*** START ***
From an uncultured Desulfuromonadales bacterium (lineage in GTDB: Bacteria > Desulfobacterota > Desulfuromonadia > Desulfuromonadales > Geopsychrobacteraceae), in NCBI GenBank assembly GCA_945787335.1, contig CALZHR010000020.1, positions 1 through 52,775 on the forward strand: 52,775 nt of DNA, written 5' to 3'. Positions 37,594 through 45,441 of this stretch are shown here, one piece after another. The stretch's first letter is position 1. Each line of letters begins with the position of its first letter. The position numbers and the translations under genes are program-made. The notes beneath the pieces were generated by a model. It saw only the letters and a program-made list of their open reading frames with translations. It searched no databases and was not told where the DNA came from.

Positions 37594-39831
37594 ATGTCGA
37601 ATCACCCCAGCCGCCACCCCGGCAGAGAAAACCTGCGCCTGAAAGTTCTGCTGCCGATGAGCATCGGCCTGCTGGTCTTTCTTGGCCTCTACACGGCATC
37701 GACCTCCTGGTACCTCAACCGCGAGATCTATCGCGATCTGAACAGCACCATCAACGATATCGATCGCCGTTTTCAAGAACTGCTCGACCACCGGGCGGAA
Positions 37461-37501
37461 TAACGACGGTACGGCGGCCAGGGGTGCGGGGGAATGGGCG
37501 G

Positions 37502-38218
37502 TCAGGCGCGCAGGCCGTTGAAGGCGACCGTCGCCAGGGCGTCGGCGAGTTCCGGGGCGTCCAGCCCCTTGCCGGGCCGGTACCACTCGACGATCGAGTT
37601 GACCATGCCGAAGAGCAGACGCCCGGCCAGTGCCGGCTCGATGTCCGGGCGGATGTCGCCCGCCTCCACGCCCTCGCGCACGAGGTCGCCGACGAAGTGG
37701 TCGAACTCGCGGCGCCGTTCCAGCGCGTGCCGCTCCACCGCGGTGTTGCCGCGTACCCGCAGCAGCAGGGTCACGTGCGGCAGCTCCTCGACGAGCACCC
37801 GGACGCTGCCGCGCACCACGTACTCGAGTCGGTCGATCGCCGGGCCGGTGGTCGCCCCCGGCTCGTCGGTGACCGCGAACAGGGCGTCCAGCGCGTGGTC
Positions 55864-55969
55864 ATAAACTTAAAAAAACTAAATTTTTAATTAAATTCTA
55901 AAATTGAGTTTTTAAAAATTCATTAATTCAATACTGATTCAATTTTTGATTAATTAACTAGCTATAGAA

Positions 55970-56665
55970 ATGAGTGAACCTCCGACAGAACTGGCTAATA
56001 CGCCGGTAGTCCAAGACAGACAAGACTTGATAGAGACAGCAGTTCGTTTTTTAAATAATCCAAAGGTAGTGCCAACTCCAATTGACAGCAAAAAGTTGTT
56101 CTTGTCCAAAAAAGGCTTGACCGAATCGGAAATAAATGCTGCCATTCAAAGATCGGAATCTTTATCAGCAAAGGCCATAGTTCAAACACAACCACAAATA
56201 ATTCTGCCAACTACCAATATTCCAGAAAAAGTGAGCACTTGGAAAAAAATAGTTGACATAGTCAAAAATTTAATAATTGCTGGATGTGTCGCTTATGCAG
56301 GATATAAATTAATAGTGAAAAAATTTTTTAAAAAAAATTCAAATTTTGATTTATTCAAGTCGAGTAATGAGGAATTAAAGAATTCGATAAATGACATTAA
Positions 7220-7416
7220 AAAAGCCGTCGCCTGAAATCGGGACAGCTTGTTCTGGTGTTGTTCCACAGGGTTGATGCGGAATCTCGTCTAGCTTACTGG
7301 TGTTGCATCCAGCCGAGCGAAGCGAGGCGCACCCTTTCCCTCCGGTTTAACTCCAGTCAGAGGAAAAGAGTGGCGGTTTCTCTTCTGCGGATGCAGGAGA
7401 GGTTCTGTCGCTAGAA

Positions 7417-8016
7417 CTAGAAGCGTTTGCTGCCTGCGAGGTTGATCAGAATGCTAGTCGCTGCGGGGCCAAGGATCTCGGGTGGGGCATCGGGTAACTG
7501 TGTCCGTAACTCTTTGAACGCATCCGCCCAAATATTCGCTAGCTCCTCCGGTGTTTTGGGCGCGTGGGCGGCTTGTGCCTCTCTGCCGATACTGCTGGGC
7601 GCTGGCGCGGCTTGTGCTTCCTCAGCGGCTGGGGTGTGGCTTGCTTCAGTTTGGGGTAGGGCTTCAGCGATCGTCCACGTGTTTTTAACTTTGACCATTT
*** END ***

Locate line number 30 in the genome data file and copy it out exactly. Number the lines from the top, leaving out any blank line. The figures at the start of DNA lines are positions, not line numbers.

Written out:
7601 GCTGGCGCGGCTTGTGCTTCCTCAGCGGCTGGGGTGTGGCTTGCTTCAGTTTGGGGTAGGGCTTCAGCGATCGTCCACGTGTTTTTAACTTTGACCATTT